The Courier News from Blytheville, Arkansas on May 1, 1940 · Page 4
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The Courier News from Blytheville, Arkansas · Page 4

Blytheville, Arkansas
Issue Date:
Wednesday, May 1, 1940
Page 4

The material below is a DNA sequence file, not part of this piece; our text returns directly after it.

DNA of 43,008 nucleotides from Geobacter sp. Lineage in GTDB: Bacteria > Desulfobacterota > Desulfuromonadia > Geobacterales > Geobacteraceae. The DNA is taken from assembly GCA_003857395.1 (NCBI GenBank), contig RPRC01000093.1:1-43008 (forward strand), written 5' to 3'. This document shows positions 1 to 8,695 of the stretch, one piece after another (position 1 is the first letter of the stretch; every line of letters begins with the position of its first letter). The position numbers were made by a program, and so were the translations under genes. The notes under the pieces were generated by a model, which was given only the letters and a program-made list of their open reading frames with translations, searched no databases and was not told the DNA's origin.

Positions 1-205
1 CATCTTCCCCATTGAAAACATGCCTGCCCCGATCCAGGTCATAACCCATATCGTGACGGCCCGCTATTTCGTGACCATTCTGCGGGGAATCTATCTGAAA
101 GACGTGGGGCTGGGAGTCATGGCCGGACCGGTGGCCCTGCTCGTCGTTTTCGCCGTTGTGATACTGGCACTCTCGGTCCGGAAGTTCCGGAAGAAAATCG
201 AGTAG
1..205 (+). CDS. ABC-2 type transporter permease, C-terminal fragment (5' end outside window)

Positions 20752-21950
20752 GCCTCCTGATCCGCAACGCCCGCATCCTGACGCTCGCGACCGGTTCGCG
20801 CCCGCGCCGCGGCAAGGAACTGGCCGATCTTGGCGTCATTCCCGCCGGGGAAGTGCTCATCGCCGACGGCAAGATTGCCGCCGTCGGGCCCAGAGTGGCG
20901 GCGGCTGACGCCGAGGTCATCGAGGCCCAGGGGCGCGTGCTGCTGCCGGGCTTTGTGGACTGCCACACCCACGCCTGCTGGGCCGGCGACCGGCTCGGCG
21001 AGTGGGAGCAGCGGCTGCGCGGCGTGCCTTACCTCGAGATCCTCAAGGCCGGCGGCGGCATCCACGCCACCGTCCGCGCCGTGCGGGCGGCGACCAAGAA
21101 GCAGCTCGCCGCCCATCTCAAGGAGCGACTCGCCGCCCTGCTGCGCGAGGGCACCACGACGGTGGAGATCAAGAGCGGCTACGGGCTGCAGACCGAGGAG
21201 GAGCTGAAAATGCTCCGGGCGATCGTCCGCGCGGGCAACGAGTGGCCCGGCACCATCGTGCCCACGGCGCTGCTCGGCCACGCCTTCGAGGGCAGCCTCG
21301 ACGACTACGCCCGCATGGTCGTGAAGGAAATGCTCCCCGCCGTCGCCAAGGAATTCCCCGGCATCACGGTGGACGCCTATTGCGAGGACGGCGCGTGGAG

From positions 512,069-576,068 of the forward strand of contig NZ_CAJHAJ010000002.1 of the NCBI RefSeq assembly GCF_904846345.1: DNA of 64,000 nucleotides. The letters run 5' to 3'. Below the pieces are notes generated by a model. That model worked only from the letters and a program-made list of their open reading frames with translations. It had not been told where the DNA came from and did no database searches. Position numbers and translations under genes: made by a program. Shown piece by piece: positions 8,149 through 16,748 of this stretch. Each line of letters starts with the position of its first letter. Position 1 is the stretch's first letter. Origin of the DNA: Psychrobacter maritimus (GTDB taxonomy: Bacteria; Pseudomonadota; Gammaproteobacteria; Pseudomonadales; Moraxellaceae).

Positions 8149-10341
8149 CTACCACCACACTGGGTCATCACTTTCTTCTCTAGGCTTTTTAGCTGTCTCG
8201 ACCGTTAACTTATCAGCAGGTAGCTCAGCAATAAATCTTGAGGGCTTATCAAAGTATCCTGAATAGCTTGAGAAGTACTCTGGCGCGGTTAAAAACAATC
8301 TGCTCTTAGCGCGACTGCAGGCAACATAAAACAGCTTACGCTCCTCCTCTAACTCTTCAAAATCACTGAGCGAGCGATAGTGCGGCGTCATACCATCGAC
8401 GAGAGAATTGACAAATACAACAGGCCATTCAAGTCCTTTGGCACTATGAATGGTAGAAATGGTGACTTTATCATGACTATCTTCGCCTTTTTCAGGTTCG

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-PAGE FOUH BLYTHEYILLE (ARK.)" COURIER NEWS THE BLYTHSV'LLE COURIER NEWS THE COURIER NEWS CO. H. W. HAINES, Publisher J. GRAHAM SUDBURY, Editor SAMUEL F. NORRIS, Advertising Manager Sole National Advertising Representative*: Arkansas ixilies, Inc., New York, Chicago. Detroit, Oklahoma City, Memplfls. Published Every Afternoon Except Sunday Entered as second class matter »t (he post- office at BlyUicville. Arkansas, under net of Congress, October 9, 1917. Served by tlic United Press SUBSCRimON RATES By carrier in tlie City of Blylhcvlllc, 15c per reek, or 65c per month. By mall, within a rndtus of 50 miles, $3.00 per year, $1.50 for six months, 15c for tliree months; by mall in postal rx>nes two to six Inclusive 1 , $6.50 per year; In zones seven and elclil, $10.00 per year, payable In ad\ r aiice. •Never Too Old Probably Uic most unusual dmicc establishments in (ho country arc the "Fncmlshit) Clubs" in Minnwipolis mul Milwaukee, conducted exclusively for !>co))le between 28 and 120. Jlustt'ssoK are 55 ami 05 years old, anil thu iluin'os are licjuorless and jillerlexs. "Wlii.sllo dances" are featured so (hat (lie old -folks can get ncqiwinlctl—the sort of .*:• thing- that used to be tailed, we hc- •' : - iieve, Uic "Paul Jones." here we are, all worried about and rug-culling l>y tl>o young folks, when it develops tliat the older folks retain their itch for, if not actually cutting nigs, at least mangling them. And Why not'.' With every statistic showing clearly that we're all living longer, we might as well arrange to have fiiti longer, too. Distinction Wiihonl Difference Probably this time of ours will stand out above all others for its hypocrisy. We like to invent little locutions to make the unpleasant taste more palatable. Thus in the war news yon can almost always interpret "a strategic retirement to previously prepared positions" as "a good licking." But the Germans, with their "protective custody" for internment or imprisonment, aiid"protcctivc occupation" for ;• invasion, bid fair, to carry oil the palm. A ..German, admiral, one Lutxow, lias rcaeliedHne' apexMn saying of thu iNalV yik nav';d''l;attie 'Dial "The enem.v did. ilol 'succeed in winning the fight against these destroyers and in destroying them." Lut/.ow explains that before any ,-. such misfortune could happen, the crews scuttled the ships. This is one of the finest examples we have ever seen of a distinction without a difference. Finland Rebuilds The courage that the Kimis showed in their short but disastrous war with Russia is being shown equally in their brave effort at reconstruction. Jf the United States had sull'ercd losses proportional to those of Kinlaml, 000,000 of our bad men would he dead, 2,000,000 wounded. There would be 20,000,000 homeless after having been driven from . live slates, and property losses of a billion and a half would have to be faced. Courageously, Finland is developing whole new sections of Helsinki, resettling her homeless, rebuilding the homes and factories bombed and shelled to ruin in the war, A world which admired Finland at war is likely to admire her eiiiirilly in peace. Byproduct The {trail housing- projects which now dot most of our large cities have produced many and obvious benefits. 1 JJut there is one which is less obvious. It cropped up the other day in Chicago, where some ;!50 families about to "graduate" from two housing projects because their incomes had risen above the maximum, began to form their own co-operative housing project. They had come (o like community living. "We've learned to live and work together, and we have become accustomed to facing problems together and helping one another in lime of stress," wrote one tenant. Thus a new and unexpected result comes from the housing drive of the thirties, not merely a change in manner of housing, but a change in the social habits and thinking of Die occupants themselves. P*>UuM*> ta «U» column * ntM~-|fih treat other B*w^»pen doc* not aettttuUj BKU •txtoneracnt but b tn ftcknowledcxMoi at M- tarat bi the iub}«ct« A Revealing Gesture To many Americans the most recent public action., of retiring Governor Earl K. Long ol Louisiana will provide a better Insight into Ills true clmrncicr and the dominating Influences In the decadent Long political machine than anything else the machine or the Longs, Huey or Earl, have done. Eurl has refused to do the traditional honors at the inauguration of the new Governor, Sam Houston Jones. His only excuse is that he thinks it best lor himself and Gov. Jones thai lie take no part. The American voting public is a tolerant mass, frequently loo tolerant 111 Ms demands upon those whom it elevates lo public office, too often negligent of its rights. The voters will swallow n great deal but poor sportsmanship is one of the few things they will not swallow. Gov. Long's refusal to do the sporting, gra- .. clous, proper tl)ihs-\lo go through with his Ira- : (iltlonal role In Ihb Inauguration—Is a filling swan song for n political dynasty seldom equalled in Ms assaults upon Hie basic principles ol |iop- ulnr government. —Joncsboro Tribune. • SO THEY SAY Tlic tendency is to shorten the hours of the workers on the farm rather than lo decrease (heir number.—Fowler McCortnluk, farm uuichin- . cry maker, to. the Monopoly Committee. » * * It is time lo return lo private life those who believe Hint this country Is economically senile, matured, and washed ui).—Raymond Molcy, iiiag- a/.inc wriler, lo the New York Bond Club. * t * Our Indian |}ioblem i.s not in preserving the Indian as Indian, nor in Indlani/.ing Mexico, but in Mexlcanizing the Indian.—President Cardenas of Mexico lo the Indian Congicss. * * t It is important fur us to be Intelligent about our economic needs in the domestic licld if we :\ve to have an intelligent foreign policy.—Dorothy Uctzer, !icaro worker. * « » Tyrants have come, have had their day, and then have gone—but religion has survived them all.—Governor Lehman of Nc\v York. WI3DNKSDAY, MAY 1, 19-10 "If we have llml cleaning woman twice n week, I'll have to go wiihoul manicures--unless you give up Those silly j'K'iu's." THIS CURIOUS WORLD By William Ferguson IM PHILADELPHIA, AN X=XUTO-G5VRO CARRIES /^All_ BETWEEN! THE. AND THE usilloiCC.MC. T M. RtC.U.S.FAT orp PLVINJ<£> PISH CANNOT UNTIL- THE^/ -ARE '. ©ROWM, SINCE THE PEC TOR A l_ PINS ARE MOT UNTIL THEN. Here's What People Back Home Give Up When Army Gels A Tank Into (lie machines of Mars go tlic makings of euo» B h products lo slock any well-sized nil-purpose drugstore. An ultra-modern, French 70-tcm tank, for instance, contains enough metal lo make nil the peace- lime products pictured above inside the outline of one of these mammoth war engines. From (he 70 tons of metal in one French tank, as figured );y the American Society for Metals, there could be made enough razors (1,280,0(10). lo shave praclicully Die whole British army. Mind Your Manners Test your knowledge of correct icciul usage by suiswcrng the fol- owlng question.';, (hen checking against the aulhorilntivc amivcrs below: 1. Should a woman ever sign a business letter "Respectfully vows"? 2. Is there any definite rtili: auout the sequence of will in;; on the pages of folded letter paper? 3. May a letter be written i.. pencil? 4. May a hostess invile persons to whose home she has never been invited, to a bridge party? 5. is it necessary to .send an acceptance or regret whe,i you receive an invitation to leu'/ What would you do if — You are asked lo join a eluh which you do not care to (ni Refuse, but do so «rn .Baying how iiiea.srd you are Unit you wen- asked? ib) Simplv .say yo do not. earn to join? <cl Peel ti>erc is no way you c;i.- politely refuse? Answers 1. No. "Sincerely yoin'o." Or "Yours very truly." a. NCI. 3. Not unless olio is ill »nd »• riling in bed. V Yes. Someone has lo I'Nlenrl flic first invil'.ition. 5. No. ik-st "What Would You Do" so- lulio.•—iai. Dutch Firm Purchases Cook Art Collection Hie art linn of Nathan Katz, of Diercii, Holland it lias been revealed. Since Hie death of Sir Herbert. Cook, for many years chairman ol Cook, Son and Cu. l.ld,. inanuUic- uii crs, minors have been prevalent concerning disposal of his art possessions at Doughty House, Hich- iiiond. Among the various Vandyeks included iu HID collection is the original .sketch done for Ihc Ueiroyal of Christ in Ihc 1'rado at Madrid: (lie an ay of works by Rubens includes (he lirazfii Serpent, which used lo be ascribed lo Vnmtyd; when lie studied in the atelier 'ot Rubens. I-ONOON pictures in <UI'>—All the Cook the Dutch collection— Ihe most magnificent private collection in England—have been ac- (luiicd alter long To Vo liurcfuol Statesman nbolish practices UMI prevailing, the Pennsylvania slate legWature passed a resolution in ns-t, rending: "Hereafter no member shall come itito (lie chamber barefooted, nor cat his bread and negotiations by cheese on (he steps of Ihc Capilol " SERIAL STORY BET ON LOVE BY CHARLES B. FARMER COPYRIGHT. 1040. NEA SERVICE. INC. EAR-TH'S PRIME AAERIDlAM S ASSOCIATED WITH WHAT ANSWER: Greenwich, n borough of London, KiiRlnnd. Ihc Oroprnvk-h mcridijn. longiludcs /or the resl of the world ;ii computed. NEAT: America's,giant \voodpecker. British Women Pass Up ' Post in Trade Union LONDON (UP)—After a year's search fov a woman, wilh ambition to be a British trade union ofliciai, the executive committee of the Railway Clerk's' Association in Britain 1ms reported that Ihcy I ported, "The number of applicants was so small liiai we could not conscientiously appoint any of them." So W. Scon, general secretary of the association, will hnvc his salary raised by S5CO to make up for the lack ot a woman assistant. Cypress ,. kncc: , | failed lo find a Mutable wo- J [,,„„ ir roots, and these growths, ' ' j protruding through the swamps They were KIVCII permission toiwaters. are ihought lo assist Uic Oj) llic search alter they had re- trees in bieathiii" OUT;OUR WAY YOU GET OUT OP HERE , WA.RT--VOU GOT NO BUSINESS BEIN' WITHIN A MILE OF FRESH PA\NT f I KNOW IT _ 3UST GIVE ME A FIVE-MINUTE START DOWN THE ALLEV BEFORE YOU COMMENCE / /'. GENERAL SHOWER By J. R. Williams OUR BOARDING HOUSE with Major Hooplc PLftNS TO CHRISTEN CRUISER FR.ICAV I? WIGHT, MAJOR "~ Me wit^s 1 YOU SOT EMOUSH POWER TO gUST ft BOTTLE OF peat ST<MSo 'avert HER 6EAK AM' STIU- BE ABLE TO C/»^WERE'LUB& ONE JU6,SO'S THH BOVS CrX'sJ BAPTISE INDEED, SsJbFFV, WFORM TlMTHKT I MPWE MORE TMAM AtOUTWIMS OisS NilC-HT I SHALL BE IMG A OAR.K JUMGL6 > MENTALLY, THAT is—Give MV ' HM.'GOOO OW FOR VKS'l'KHIIAYj l>i>|i|ii<r liny IM Ir'l :H I In- HUM ill his 1irM rili-i', l.ul Jlnilili-n vi,l,-s hi, ..... ,r,l i,, tirms 1,1,,, tbmiiKli »ln- Ill-Ill. 'I'll,.,, Ill a lin-:i l!|. Inking tlriM-, I'l-|1|u-r H'».r |r.-iA*(-.s f(,c Jc.-u)rrs. l,:ittlr-( Crtiy S(:ir In His lliiNh i mse mill lliixc. (.'rny S(nr »vfns: CHAPTER V OLD Sam shook his graying ^ head, moaned, "Land's sakes nlivc!" JoL'ltcy Madden took otic look at the numbers, slid to. the ground as Sam went lo the mount's head. Tugging at the saddle, the jockey called over his shoulder to Sherry nond, "You can't say 1 didn't give your horse a ride." T| c jerked, oil Ihc saddle — ran inlo the enclosure .intl weighed, threw his lack lo his fat valcl, and stalked of! lo Uic jockey room. Gray Stnr the 'winner, by half n nose; Pepper Boy a bang-up second — but n nose ;Jicad was as good as a mile ahend, Slicny recalled, and the world paid off onlv on winners. "Miss Bond?" A messenger was slanding in Iront ot her. "5'cs?" "Secretary's compliments, Miss Bond, and he says will yon nlcu.ic have Pepper Boy taken into the paddock." He spoke the words as nil order, not a request. "Taken inlo the paddock? For what?" "Secretary's compliments— for delivery to his now owner. He's hccn claimed." She hud lost (he race— now she was losing hc.r horse; n coll thai had shown superb class — that was worth Ihrcc or four times the claiming price: $2500. What a fool she liar! loecn to start him out of his class— lo run him with n group of cheap horses. She might have known sumo wily trainer votild claim him — why, ho was a standout—in (hat Rreat drive down (he stretch he Imd showed Derby quality— his first race at that! Vcs, she was a fool! Paul Wharlon had warned her— no! once, hut twice, not (o run him in a claimcr. Good old Paul! H --well, it ho weren't always beg- Ring her lo marry him— weren't gcld'ng so bossy, she might have listened. J'.iul w,is right. He w,is right about her marry- in? lijni, loo. Deep in her heart, .Sherry realized that ?rift was in Im-e willi Paul, had always been in love with him. Bui hr. had liecn so determined lo keep her out of racing. 4 it C ^lll 1 ' luiiicd, went into (lie pad- dork. ,S;n» was beiiw directed in, will, i|, c blanketed coll at the end (if a hallr-r-rein— n vnvy aej- faleci Sdin. Catching sight ot the girl iiuiici-, plaints; lie broke into com- "1 done tol 1 you so, Hiss Sherry —we done lost our baby colt— hit ain't fair!" Sherry shrugged her shoulders, slood by, helplessly. Then two men came from nowhere—walked to tlic colt's head. Each put out a hand toward tlic halter. "I claimed him," said the first man, a hard, pimply-faced and stubby fellow of middling years in a dusly brown suit and brown derby. A la!! husky in a wide-brimmed Stetson drawled: "Not so fast, stranger—wo Hot a claim in, loo." "Wait a minute, white folks," Sam protested, "you can't get this here horse till you give me an order the secretary. Anyway, which one of you white gen- clmcn done claim dc coll?" The man in (lie derby glared lip at tlio '(minor in (lie broad- brimmed iial. "A boy's bringing me the order—be here in a minute." "We'll sec," the tall one said, and luiiicd aside. "I'm gonna .start coolin' this here horse right now," Sam grumbled belligerently, and began walking Pepper Boy in a long circle. "Which one of yon ficls my horse'.'" Sherry wanted to know. Ihc mini in the Stetson spoke, •'is if lie hated (o say anything: ''Whichever one wins liio- roll, Miss li-.nd. Our owners arc in llin-p,^ lie nodded toward the sec- votary's oflicc, then explained, us if realizing that slic was new (o racinj:: "V\ he-it (\vo or more claim a nay, Ihcn Ilir claimers roll for High man with the tho . dice win.-, 4 ' "Oh, 1 KC. .Just— which stables —do you two—represent?" The man in the'derby answered first: "I'm foreman for the Bonnie I.ari Etnljlo: our trainer—h^'s in Ihcrr: ro'lin' now—generally he wins, 1,-j's ] u ,.|.-.y_.thi5 i s !,i s winmn' d;iv," Sherry imi.jncHvrly tiivnrrrl from him. The in the Stetson faced hpr. (hon looked away: ''I rn a trainer—bu'. my—my owner—ho decided to handle this himseJf." "Who i; your owner?" The IVUM, \viprd bis Itns with a liandknchiff, looked s'raighi a! tier brfoir- | lc ans wrre'.l: "Mr. Pan! VVhiirlon, ma'am." "Wut-lnil—lip 1 ., my—my—" stic caughl hcrsdf in time. She, was about to blurt out, "Paul Wiiar- lon's my fncnd—a man wlio ivan's to marry me!" For an in- slanl she was sjlrnl. Sho cuiilf) not hplicvn \vh;il she had hoard v . ,-.,., , „,,, , and flic did not v.'anl to. "Where's ton—he said grultly: "This Mr. XVItai'lun now?" .'..'.. to aik. "In the secretary's office, ma'am. For sonic reason," tlic trainer repeated, "Mr. Whaiton decided to handle this hiinscIC." "I sec. Thank you. I'll go there." "Yes, ma'am," V.MS all he said, as she walked off. * + * AS Sherry approached flic door•^ way lo (lie secretary's oflicc she heard a familiar voice ringing out—loud and clear; the voice, ot Uncle Willie Bond. She had forgotten all ahout him. She crossed tlio threshold. Hiinning along the end of Ilio little room was a counter, and behind the cuimter slood a tall and totally-bald man wiih brsc, Mack-rimmed glasses perched on the end of a long nose. He was pcrrinfi over the glasses at Ihrcc men who expostulated in front o! him. A {tangling, nnsliavcn mtm in Impressed clothes—to (he right of .Sherry; the su,ive and immaculate Paul Whaijon at the left; and between them 1hc massive figure of Willie Bond. All three bad llicir backs to her. Uncle Willie was pounding on Ihc counter with H ham-like fist: "I tell you I've a right to speak —I'm William linnd—businos.'i af,'ent for tlie l.ono Tree stable-— just back from Kuropc," "Hut we don't know yon," the hawklike secretary was ohjc-clinc.. "Your clerk (allied with me this inoniin^—when I scratched Pepper Hoy out of Uic handicap. And my credentials were mailed lo the Jockey Club last night." "And Mr. Bond is what he says :ic is, loo." The secretary glamrrl H|>, fhc three men Inriicd around—lo face Sherry Bond. * Her blue eyes blazmc:. Sherry iRnorcd Whaiton. stepped forward, .\poke only to Ihc official: "This is Mr. Bond—he i; my •'^cnf—I am Miss Bond—1 ^wi> tiie edit. Pepper !ioy. Dn 1 \\av-.. to ho identified, loo? You mi»:i(. send for--" "Oh, no. Miss Bond. And we're sorry, Colonel." Tiie secretary motioned fov a morel (n dive Ilio door—lo rx- rh:dc some loungers who Iried lo 'force tiicni. t iei''os in. lie look a leather dice Cii' down from a slielf, put (wo '.lice in it, said: "Here yo'.i arc-—you, Jamison —.1 comes before W. Holl—and hiah man gcis Ihc colt." "Maybe—maybe not." Willie. l!oml said distinctly; and to Hhcr- ly, who hacl slrppcrl lo his sjrle, —Hie oilier side from PSII] Whar- isil't tlic managed linishcd ycl—we've (jot a ;-ay," 1 <To Be Continued)